I will die on from this point on, because and it's not just because, like Part of me says, oh Well, you know, you just have the vendors you like working with, and maybe a client would challenge like oh, why do we have to work with this vendor? That's because I have a good relationship with that vendor, because I we have good trust, we have good respect, I know the quality of their work, we've worked together, we know how to work together, like all of that is really, really valuable. I'll go quote out with other vendors and see you know what we can do. I'm not opposed to building a relationship with another vendor, but that is a shortcut to getting to a much better product at the event.

::

Then starting from scratch every single time absolutely, and Maybe someone makes the mistake of like oh well, this other person is like a thousand dollars less right, but right, we don't know them. They say that they're good at what they do, but until we we see it I think you know the proof is in the pudding like are we? Do we want to take this risk and Give it a shot some times? Yeah, but it's always good to have those approved like Vendors that we know and love and have them in our back pocket and just be like yeah, nothing to worry about. I mean you with like my or pro, it's like you know. You barely even have to Even talk about the project and they're like yes, yeah, I mean, and that's a good, that's a good feeling to have that.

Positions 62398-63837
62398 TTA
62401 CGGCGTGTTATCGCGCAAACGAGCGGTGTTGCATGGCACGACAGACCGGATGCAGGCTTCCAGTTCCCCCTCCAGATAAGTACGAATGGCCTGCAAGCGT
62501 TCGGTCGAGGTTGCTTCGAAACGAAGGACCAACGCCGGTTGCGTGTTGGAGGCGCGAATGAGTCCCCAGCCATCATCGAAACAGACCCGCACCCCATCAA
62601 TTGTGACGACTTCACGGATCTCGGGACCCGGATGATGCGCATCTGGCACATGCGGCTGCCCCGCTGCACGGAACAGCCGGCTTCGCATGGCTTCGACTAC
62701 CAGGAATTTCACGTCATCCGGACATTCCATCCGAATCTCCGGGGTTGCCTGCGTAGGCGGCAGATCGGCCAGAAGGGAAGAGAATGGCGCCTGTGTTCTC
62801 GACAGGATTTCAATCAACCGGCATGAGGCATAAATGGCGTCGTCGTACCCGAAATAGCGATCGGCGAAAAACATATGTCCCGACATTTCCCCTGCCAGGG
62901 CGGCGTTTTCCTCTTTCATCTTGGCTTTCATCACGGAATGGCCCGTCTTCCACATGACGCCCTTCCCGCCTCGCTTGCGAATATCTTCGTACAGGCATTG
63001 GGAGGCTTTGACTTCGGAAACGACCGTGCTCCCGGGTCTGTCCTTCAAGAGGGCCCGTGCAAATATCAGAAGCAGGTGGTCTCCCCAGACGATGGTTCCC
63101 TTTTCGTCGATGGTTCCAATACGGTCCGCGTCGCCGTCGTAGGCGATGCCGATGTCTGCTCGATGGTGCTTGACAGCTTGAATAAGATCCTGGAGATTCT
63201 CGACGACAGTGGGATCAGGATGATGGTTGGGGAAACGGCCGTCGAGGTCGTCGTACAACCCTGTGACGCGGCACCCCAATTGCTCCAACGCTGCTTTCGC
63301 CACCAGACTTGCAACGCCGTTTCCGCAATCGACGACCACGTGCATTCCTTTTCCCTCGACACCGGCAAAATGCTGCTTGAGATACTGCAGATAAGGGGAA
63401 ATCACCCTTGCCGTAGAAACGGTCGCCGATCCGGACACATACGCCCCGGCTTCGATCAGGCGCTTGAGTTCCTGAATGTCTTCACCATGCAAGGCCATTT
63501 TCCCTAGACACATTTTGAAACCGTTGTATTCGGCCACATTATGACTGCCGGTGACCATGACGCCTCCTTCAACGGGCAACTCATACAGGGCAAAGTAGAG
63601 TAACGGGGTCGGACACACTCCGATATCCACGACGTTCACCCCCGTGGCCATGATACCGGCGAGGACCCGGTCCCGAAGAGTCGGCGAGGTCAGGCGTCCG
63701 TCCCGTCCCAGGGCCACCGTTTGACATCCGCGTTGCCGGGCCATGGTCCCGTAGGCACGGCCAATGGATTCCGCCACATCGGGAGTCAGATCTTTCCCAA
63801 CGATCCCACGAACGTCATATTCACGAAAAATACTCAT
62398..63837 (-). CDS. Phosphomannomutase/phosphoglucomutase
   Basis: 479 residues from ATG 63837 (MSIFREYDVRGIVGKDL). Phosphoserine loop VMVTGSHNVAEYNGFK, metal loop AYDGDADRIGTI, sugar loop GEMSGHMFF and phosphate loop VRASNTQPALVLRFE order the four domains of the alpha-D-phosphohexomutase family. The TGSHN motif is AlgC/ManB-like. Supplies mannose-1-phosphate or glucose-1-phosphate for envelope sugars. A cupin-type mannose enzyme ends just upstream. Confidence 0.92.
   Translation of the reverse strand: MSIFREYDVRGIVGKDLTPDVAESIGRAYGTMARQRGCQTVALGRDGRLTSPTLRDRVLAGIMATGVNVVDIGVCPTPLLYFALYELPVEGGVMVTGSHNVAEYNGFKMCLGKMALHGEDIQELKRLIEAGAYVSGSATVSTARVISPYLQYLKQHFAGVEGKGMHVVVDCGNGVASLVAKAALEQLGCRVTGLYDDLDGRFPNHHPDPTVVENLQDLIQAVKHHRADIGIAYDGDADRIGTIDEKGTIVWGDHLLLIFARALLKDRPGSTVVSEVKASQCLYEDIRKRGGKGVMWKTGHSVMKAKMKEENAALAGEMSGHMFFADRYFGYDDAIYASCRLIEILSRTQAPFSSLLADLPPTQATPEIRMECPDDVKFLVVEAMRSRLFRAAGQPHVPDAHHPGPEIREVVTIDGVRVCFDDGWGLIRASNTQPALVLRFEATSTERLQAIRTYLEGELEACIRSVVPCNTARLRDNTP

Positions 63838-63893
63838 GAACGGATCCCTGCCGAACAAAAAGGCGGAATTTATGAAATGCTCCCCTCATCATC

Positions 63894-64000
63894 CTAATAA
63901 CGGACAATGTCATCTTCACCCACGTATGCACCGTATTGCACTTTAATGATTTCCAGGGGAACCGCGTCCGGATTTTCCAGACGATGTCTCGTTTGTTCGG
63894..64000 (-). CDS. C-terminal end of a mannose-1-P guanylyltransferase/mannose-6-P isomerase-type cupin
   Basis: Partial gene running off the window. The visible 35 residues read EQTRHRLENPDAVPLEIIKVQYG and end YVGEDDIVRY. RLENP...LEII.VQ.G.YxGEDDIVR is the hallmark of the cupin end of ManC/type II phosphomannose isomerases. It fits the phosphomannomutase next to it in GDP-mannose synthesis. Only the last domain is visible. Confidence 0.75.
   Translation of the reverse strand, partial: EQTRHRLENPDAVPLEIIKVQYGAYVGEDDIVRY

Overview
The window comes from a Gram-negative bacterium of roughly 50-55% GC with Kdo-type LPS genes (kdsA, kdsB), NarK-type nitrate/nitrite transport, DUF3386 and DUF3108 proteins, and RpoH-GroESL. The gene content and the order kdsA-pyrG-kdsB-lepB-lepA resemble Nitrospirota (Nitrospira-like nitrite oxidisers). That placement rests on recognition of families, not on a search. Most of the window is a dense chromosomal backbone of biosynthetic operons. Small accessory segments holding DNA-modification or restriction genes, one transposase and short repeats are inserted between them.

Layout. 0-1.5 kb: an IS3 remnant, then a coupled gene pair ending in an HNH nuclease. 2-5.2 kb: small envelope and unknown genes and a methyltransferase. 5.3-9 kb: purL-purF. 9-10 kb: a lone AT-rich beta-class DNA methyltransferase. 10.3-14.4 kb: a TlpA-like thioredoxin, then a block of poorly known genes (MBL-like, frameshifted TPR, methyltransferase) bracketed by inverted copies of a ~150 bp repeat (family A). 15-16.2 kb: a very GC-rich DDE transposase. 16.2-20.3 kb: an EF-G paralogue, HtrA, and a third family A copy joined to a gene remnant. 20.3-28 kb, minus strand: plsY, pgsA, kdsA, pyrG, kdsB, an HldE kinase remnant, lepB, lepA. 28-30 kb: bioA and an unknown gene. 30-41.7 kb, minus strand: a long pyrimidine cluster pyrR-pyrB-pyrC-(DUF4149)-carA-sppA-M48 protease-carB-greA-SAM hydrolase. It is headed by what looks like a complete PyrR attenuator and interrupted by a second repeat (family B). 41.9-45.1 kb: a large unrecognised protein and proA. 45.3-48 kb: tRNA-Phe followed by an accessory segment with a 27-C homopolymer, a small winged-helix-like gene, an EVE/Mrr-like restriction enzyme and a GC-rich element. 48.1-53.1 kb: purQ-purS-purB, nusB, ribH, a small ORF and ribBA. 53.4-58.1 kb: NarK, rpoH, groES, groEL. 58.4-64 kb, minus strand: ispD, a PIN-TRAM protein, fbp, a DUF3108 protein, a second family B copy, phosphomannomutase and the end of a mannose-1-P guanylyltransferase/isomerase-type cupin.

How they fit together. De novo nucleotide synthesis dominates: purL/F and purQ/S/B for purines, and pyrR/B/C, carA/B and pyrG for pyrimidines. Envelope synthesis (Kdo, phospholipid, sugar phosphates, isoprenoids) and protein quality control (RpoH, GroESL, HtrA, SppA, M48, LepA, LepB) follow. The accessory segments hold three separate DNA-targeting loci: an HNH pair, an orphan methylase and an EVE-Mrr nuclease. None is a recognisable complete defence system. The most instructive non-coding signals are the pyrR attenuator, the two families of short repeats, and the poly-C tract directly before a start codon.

::

Like that a vendor is willing to like jump at the chance to work on one of our projects right and at the, and I love that. Like that is that's, that's gonna be a win for everybody. They get great work. They appreciate the kinds of events that we work on. They like working with us. They like our clients. Like that's. The clients love them as a team because they're like delivering a hundred and ten percent. Like every when everybody's on board and everybody's Excited to do this, everybody's working just that much better and the result is better. Like I don't.

Like events are built on human relationships. I mean, all work is right, like and this kind of gets back to our running theme of anti-human versus pro-human but like, at the end of the day, if we can't maintain and develop and build really solid human relationships, then why are we even doing this? Right, if we're going to treat our vendors like sh**, then that's going to come through to the attendees, because what difference is the attendee as a customer than a vendor? Is somebody that we're paying money to provide a service? Like it gets into that like that weird dynamic, power, dynamic of oh, I'm the client, you're the lackey, kind of thing.